Tuesday, 04 August 2020 00:01

TCL releases first self-branded smartphones in Australian market Featured

Sam Skontos and David Vieira at the launch announcement. Sam Skontos and David Vieira at the launch announcement. Courtesy TCL

A little under four months since it announced the forthcoming launch of its first lot of self-branded smartphones, TCL Communication, a company better known for its range of well-made cheap television sets, has released two of these devices in Australia.

Two models from the TCL Series, the TLC Pro 10 and TCL 10L, were being released for sale in Australia, the company said on Tuesday.

The third device announced in April, the TCL 10 5G, has not been released Down Under but has been launched in some other markets. In the past, TCL has launched smartphones under the Alcatel and Blackberry brands.

tcl 10 pro big

The TCL 10 Pro. Courtesy TCL

Both models are claimed to use the company’s broader and extensive expertise in its own proprietary display technology, NXTVISION visual technology, to provide high-resolution displays, quad rear-camera set-up and more flagship-style features including TCL’s first curved AMOLED display.

“We are thrilled to be launching both the TCL 10 Pro and 10L in Australia as part of our bigger plans for the TCL brand in smartphones," said Skontos. "We have leveraged our extensive experience and global success in display technology to deliver two highly featured phones we believe are best in class for their price and epitomise our commitment to Display Greatness.

“Recent analyst data only reinforces our longstanding belief that consumers should have access to feature-rich smartphones that are well-priced. This is only amplified in this economic climate where Australians are becoming more budget conscious than ever before.This is where TCL smartphones can play a valuable role in the market, by delivering incredible value in the so-called ‘mid-tier’ category.”

The TCL 10L has a 6.53-inch FHD+ DotchTM display which is claimed to deliver an immersive experience with a 91% screen-to-body ratio, and TCL's NXTVISION technology with a dedicated display engine. It is powered by the Snapdragon 665 SoC.

tcl 10L big

The TCL 10L. Courtesy TCL

The TCL 10 Pro has a 6.47-inch FHD+ curved AMOLED panel and Skontos claims that accurate colours would be reproduced. It is certified to stream HDR10 videos by Netflix. It is built atop the Snapdragon 765 SoC.

Notable features claimed by the company include:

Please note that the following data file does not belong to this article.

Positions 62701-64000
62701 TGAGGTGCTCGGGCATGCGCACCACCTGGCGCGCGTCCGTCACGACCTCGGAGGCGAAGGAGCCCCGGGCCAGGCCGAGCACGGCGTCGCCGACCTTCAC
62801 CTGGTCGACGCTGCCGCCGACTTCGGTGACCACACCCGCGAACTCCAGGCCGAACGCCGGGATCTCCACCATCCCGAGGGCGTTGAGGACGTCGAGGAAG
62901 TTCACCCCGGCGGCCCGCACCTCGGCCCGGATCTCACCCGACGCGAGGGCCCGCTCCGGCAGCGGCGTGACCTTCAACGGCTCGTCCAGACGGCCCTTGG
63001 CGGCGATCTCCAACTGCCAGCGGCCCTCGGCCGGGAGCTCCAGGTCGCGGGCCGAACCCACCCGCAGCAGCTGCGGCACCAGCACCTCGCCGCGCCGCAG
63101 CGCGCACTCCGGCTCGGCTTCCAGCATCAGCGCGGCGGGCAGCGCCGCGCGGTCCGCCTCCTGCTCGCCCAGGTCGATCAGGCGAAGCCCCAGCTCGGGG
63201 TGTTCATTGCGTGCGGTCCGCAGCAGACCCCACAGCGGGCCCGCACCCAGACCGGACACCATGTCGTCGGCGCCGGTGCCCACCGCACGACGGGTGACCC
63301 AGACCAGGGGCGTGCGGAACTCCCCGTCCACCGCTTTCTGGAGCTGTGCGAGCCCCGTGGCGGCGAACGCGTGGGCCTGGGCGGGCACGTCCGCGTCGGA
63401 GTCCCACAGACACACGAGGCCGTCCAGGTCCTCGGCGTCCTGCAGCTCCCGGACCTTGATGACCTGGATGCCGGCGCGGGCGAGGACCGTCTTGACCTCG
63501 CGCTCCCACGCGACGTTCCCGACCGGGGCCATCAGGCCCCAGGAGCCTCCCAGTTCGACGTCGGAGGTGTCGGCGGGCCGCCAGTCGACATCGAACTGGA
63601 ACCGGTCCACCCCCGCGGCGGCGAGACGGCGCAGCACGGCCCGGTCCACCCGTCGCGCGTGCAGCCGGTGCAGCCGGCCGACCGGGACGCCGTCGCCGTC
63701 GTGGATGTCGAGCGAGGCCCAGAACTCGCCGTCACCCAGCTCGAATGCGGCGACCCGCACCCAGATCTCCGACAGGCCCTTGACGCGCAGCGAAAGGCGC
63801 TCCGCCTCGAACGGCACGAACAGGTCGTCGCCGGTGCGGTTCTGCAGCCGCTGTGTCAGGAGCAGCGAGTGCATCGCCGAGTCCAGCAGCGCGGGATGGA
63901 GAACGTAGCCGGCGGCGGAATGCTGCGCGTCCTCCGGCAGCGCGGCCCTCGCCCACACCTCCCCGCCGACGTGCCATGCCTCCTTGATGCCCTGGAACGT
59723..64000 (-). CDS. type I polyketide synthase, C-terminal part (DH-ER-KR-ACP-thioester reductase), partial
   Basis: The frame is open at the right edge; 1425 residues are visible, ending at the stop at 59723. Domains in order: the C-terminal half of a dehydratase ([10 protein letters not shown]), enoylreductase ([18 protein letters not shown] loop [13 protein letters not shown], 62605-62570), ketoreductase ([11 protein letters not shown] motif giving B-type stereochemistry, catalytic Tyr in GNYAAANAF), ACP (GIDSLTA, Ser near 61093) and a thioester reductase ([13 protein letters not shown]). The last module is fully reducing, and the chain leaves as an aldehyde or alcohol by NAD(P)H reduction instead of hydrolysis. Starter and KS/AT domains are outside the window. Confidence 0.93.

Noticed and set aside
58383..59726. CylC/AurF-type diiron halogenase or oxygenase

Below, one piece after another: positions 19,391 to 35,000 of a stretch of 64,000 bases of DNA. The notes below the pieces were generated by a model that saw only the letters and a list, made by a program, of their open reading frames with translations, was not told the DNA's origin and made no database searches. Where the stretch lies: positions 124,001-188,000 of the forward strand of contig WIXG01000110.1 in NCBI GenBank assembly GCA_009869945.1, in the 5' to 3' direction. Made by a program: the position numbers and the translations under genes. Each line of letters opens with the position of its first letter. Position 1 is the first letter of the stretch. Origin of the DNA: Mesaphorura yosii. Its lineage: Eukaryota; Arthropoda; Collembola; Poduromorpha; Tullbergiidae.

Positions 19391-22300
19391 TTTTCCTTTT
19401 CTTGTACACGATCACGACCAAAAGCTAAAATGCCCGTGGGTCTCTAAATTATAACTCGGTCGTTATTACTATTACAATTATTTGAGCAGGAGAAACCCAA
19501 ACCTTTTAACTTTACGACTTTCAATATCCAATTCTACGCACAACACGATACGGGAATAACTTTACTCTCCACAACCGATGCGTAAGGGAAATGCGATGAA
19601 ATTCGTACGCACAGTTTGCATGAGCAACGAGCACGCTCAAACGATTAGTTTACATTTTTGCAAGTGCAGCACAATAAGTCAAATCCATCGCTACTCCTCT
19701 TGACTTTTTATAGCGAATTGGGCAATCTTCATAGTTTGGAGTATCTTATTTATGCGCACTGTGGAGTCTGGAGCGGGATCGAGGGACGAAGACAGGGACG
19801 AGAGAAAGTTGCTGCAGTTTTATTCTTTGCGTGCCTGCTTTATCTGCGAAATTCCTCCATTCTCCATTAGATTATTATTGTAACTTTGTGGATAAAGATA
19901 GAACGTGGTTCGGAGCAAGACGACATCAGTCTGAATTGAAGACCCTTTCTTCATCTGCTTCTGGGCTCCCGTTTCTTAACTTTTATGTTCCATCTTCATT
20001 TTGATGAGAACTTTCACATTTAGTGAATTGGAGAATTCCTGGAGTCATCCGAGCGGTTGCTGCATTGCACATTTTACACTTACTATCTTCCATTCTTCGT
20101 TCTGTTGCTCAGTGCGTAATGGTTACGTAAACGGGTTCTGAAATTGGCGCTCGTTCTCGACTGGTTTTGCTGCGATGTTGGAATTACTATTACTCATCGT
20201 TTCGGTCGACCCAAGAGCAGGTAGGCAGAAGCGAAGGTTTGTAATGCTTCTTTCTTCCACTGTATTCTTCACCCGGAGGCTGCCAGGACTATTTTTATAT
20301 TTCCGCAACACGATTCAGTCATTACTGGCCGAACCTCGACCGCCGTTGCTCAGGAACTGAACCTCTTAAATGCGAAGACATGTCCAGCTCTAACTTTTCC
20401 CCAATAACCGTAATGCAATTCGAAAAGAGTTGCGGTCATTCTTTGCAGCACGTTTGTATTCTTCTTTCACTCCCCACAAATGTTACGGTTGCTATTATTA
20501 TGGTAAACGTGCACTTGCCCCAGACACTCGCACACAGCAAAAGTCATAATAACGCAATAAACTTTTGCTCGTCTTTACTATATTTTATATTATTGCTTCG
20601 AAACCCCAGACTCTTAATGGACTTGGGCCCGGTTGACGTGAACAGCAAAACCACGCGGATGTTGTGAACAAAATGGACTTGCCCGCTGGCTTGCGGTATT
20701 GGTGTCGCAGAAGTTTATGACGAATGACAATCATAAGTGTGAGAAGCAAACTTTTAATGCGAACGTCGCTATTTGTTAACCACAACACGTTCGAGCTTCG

• Dynamic TCL UI: offers lively interfaces, intuitive interaction and customisable features for additional ease of use.
  • Eye Comfort Display: TCL claims it makes it easy on the eyes with eye care modes such as Adaptive Tone, Reading Mode and Eye Comfort Mode to help provide the best viewing experience regardless of lighting conditions.
  • Smart Key: Access commonly used apps and features with a dedicated, customisable button. The button can be customisable in three ways - single, double, and long press - to activate apps such as the camera or Google Assistant, as well as functions such as cleaning up background apps.
  • Super Bluetooth: Push the limits of audio-streaming by connecting up to four Bluetooth speakers or headphones to share music with friends for the ultimate dance party (or silent disco party).

The TCL 10 Pro and the TCL 10L will be sold at JB Hi-Fi and online at Officeworks (the 10L will also be available at Officeworks physical stores) from 10 August onwards, at prices of $749 and $449 respectively.

Each device comes in two colours, the Pro in Ember Gray and Forest Mist while the 10L is available in Arctic White and Mariana Blue.

tlc 10L specs
tcl10pro specs

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Sam Varghese has been writing for iTWire since 2006, a year after the site came into existence. For nearly a decade thereafter, he wrote mostly about free and open source software, based on his own use of this genre of software. Since May 2016, he has been writing across many areas of technology. He has been a journalist for nearly 40 years in India (Indian Express and Deccan Herald), the UAE (Khaleej Times) and Australia (Daily Commercial News (now defunct) and The Age). His personal blog is titled Irregular Expression.

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